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Education
Contributor: Darren Baguley
Higher education at the leading edge of tech

Higher education institutions have always been at the cutting-edge of technology and EduTech 2016 showed this has never been more the case.

The rise of technology, such as massive open and online courses (MOOCs), global research collaboration and virtual environments, is driving a computing power and infrastructure revolution in modern universities.

Supporting the power-intensive activities of students and staff of the future presents IT staff with a variety of exciting challenges. That's why a lively panel discussion on 'The challenge of scale and globalisation – how will established universities accommodate technical changes and new demands over the next 20 years?' came into play at EduTech 2016, an event recently sponsored by Lenovo. 

Pleased to MOOC you

According to University of Adelaide chief information officer Mark Gregory, running MOOCs requires a whole shift in mindset in a number of areas. “We started our first MOOC in November 2014 and a year-and-a-half later, we’ve got 250,000 new customers. We’re also finding that 20 per cent of those customers want to take a subsequent course with us. That means that 50,000 people – twice the number of students we have on our campus – want to buy our product.

“So, suddenly you have to start thinking of how you manage student data. We put in a CRM (Customer Relationship Management) system for our campus to use around the same time we started the MOOCs but now we’re trying to mine that data to figure out what a potential student wants and how to interface that into our recruitment programs.”

In February, the University of Adelaide switched on Phoenix, a high-performance computing (HPC) system underpinned by Lenovo’s x86 NeXtScale tech  powered by Intel® Xeon® processor, which provides more than 4300 of its researchers with the computing power they need to analyse large data sets. Impressively, it will be among the top 500 fastest supercomputers in the world.

Gregory also noted that not only does the university’s IT infrastructure need to be bulletproof from a reliability perspective, “The quality of the platforms that you’re communicating with these students on has to be first class because you [often] don’t have the chance to deal with them in person. We can’t really get them to stop by the office because they’re nowhere near the office. It really is a shift in mindset.”

Virtual labs heating up

According to Queensland Brain Institute’s senior information technology manager Jake Carroll, it’s what happens after the MOOC that's more interesting. “There is a growing heat inside the virtual laboratory as a consequence of the MOOC and the interest that it’s created,” he said.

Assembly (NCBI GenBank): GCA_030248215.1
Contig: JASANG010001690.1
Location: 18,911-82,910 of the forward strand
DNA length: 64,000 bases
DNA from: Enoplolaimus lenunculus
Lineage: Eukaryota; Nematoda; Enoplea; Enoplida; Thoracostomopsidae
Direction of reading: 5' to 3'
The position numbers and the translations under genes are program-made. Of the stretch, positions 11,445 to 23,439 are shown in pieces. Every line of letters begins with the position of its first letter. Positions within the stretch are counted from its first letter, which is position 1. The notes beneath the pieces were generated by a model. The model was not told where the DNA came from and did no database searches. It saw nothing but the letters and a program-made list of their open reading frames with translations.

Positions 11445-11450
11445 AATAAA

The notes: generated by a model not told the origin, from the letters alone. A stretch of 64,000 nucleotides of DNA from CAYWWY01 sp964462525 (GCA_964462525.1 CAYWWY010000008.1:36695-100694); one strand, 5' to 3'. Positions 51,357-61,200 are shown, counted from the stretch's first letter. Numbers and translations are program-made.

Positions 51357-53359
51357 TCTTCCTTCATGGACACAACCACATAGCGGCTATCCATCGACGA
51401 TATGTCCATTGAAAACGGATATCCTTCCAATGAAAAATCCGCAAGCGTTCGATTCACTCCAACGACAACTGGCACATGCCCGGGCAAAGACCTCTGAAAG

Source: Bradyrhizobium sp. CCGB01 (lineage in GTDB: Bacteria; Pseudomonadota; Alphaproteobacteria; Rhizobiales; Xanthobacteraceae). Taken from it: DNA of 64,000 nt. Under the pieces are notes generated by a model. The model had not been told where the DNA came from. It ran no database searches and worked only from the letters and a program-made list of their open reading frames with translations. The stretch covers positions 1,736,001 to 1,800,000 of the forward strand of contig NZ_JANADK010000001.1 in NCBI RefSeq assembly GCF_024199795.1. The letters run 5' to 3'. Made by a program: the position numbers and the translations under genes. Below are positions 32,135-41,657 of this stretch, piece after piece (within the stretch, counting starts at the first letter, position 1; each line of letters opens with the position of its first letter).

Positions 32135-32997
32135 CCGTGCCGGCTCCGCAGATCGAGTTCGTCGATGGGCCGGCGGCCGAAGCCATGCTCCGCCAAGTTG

“So, we need to find a way to scale in the background when people do become interested in it and we get 800 or 80,000 people rocking up and saying we want a virtual online course on project management. For us, it’s become a research-intensive scenario where we know we have to scale at cloud level and we have to consider the storage, the network and the files behind all that.”

The Queensland Brain Institute is also building a 3D map of the human brain, which creates 30 gigabytes of data per second. The project requires high levels of GPU power and acceleration, and leverages Lenovo hardware to support its researchers in this area. 

Workload diversity an issue

While being able to scale is definitely a challenge for today’s higher education institutions, Intel technical manager Graham Tucker said the real challenge is diversity of workloads. “[Whether it’s virtual reality], machine learning, high-performance computing [or just day-to-day running a university], you need different hardware infrastructure to scale across those loads. I think that is the challenge for universities. How do you get that diverse range of hardware out there that's usable for students and staff?”

Consistent user experience vital

While scale was a popular theme at EduTech 2016's Higher Education session, Jake Carroll said it’s important to also consider consistency of deployment to the desk.

“Gone are the days where a researcher or student should be happy or content with logging into a shell or terminal session," he said. "They want a quick touch with a tablet or smartphone. We’re in the age of instant gratification, although I don’t say that in a negative way. People expect to be able to pick up a smartphone or tablet and have access to a rich experience which needs to be crafted with good software engineering, good development and full stack capabilities.”

HPC data caching

While speaking of scaling powerful IT infrastructure, the topic of high-performance computing (HPC) naturally came up, and Carroll highlighted a key issue that higher education universities have to face.

“One of the core problems we have with HPC is data locality and we’re solving that with a mix of technologies that are not necessarily off the shelf. We call it metropolic and area data caching, and we have created effectively a data-caching fabric for the entire area. We’re taking data locality and moving things close to the computer autonomously so the researcher doesn’t need to worry about where the data sits.”

Mark Gregory, however, played down discussions about scale because he believed many universities are already at scale with robust high-performance infrastructure. For him, it’s about the user. “[The key thing is to] build a system that’s so obvious, you’ll know how to use it regardless of whether you’re a researcher or a first-year student.”

 

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